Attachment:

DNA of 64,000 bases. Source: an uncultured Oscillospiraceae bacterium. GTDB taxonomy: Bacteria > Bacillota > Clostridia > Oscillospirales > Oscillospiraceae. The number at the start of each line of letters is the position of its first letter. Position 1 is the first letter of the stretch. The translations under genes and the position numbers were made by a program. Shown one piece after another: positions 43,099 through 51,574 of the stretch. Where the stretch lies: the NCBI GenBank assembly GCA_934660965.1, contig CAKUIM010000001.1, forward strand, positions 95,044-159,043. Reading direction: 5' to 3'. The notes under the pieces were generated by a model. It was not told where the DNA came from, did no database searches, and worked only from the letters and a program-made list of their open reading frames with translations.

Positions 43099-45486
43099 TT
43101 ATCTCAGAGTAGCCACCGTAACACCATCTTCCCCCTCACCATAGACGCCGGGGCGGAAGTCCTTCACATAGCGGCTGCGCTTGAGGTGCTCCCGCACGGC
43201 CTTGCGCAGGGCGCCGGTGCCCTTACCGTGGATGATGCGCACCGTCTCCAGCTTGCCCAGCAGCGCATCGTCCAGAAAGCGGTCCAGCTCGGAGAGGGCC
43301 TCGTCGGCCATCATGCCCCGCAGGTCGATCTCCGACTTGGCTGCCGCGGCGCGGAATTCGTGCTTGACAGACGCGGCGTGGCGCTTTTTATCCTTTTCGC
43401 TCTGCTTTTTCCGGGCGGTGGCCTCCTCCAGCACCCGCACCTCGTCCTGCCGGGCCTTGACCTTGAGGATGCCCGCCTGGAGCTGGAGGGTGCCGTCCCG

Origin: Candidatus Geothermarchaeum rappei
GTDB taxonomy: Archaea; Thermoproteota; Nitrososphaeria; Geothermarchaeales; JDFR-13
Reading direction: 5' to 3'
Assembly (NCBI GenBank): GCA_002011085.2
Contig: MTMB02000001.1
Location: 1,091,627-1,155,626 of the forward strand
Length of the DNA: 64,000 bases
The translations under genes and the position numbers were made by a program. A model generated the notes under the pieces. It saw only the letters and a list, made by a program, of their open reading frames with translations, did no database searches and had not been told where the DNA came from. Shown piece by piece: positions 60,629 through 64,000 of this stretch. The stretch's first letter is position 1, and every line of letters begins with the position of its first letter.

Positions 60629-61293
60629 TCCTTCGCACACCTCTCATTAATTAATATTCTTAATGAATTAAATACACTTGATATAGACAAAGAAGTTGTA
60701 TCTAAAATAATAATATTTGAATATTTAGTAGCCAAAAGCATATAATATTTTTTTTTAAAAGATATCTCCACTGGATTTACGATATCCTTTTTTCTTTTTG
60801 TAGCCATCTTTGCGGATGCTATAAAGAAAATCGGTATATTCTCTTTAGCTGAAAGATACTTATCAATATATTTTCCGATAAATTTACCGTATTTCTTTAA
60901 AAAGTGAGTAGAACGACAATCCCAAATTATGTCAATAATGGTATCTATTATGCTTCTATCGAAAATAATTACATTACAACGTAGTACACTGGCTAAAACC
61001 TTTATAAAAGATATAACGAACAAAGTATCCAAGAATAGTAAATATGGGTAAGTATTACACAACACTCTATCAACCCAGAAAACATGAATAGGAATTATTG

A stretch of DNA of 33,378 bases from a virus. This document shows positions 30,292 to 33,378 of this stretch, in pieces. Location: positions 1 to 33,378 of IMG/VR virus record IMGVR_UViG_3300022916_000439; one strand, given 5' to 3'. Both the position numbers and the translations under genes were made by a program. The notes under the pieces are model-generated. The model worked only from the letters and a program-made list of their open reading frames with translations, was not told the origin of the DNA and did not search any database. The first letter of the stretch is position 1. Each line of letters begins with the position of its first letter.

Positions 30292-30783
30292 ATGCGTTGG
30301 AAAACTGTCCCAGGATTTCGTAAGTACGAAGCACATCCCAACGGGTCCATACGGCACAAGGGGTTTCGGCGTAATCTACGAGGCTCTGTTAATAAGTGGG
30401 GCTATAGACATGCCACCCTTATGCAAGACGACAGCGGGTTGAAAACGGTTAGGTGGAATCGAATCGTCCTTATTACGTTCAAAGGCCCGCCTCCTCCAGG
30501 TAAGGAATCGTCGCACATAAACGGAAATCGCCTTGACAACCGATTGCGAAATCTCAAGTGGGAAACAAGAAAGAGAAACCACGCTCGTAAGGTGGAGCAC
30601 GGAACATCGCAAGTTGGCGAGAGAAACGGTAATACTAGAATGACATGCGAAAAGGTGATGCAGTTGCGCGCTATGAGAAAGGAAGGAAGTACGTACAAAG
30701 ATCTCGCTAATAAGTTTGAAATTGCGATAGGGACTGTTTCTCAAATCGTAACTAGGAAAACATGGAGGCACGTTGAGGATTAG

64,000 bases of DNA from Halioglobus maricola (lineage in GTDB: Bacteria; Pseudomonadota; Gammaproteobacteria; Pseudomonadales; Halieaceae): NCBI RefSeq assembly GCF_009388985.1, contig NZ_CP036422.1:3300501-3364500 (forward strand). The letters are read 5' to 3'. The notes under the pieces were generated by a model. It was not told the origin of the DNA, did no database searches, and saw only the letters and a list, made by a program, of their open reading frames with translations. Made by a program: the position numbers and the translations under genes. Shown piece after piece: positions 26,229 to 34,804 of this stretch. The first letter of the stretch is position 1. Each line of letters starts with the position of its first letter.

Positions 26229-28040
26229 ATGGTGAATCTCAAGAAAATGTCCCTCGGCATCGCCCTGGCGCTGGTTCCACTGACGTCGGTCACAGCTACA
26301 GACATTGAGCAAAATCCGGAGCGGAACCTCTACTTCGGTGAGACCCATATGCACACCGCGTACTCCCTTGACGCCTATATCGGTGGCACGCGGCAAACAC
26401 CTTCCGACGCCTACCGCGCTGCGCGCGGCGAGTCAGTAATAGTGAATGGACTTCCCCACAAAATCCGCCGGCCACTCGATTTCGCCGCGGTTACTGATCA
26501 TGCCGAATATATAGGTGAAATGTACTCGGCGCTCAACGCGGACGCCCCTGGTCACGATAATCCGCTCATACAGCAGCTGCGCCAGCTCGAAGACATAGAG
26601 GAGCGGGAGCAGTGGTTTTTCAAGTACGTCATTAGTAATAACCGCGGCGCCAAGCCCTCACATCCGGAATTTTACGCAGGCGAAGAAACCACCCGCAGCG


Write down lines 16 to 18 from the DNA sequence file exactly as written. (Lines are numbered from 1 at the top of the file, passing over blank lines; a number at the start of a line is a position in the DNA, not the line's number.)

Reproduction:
Positions 60629-61293
60629 TCCTTCGCACACCTCTCATTAATTAATATTCTTAATGAATTAAATACACTTGATATAGACAAAGAAGTTGTA
60701 TCTAAAATAATAATATTTGAATATTTAGTAGCCAAAAGCATATAATATTTTTTTTTAAAAGATATCTCCACTGGATTTACGATATCCTTTTTTCTTTTTG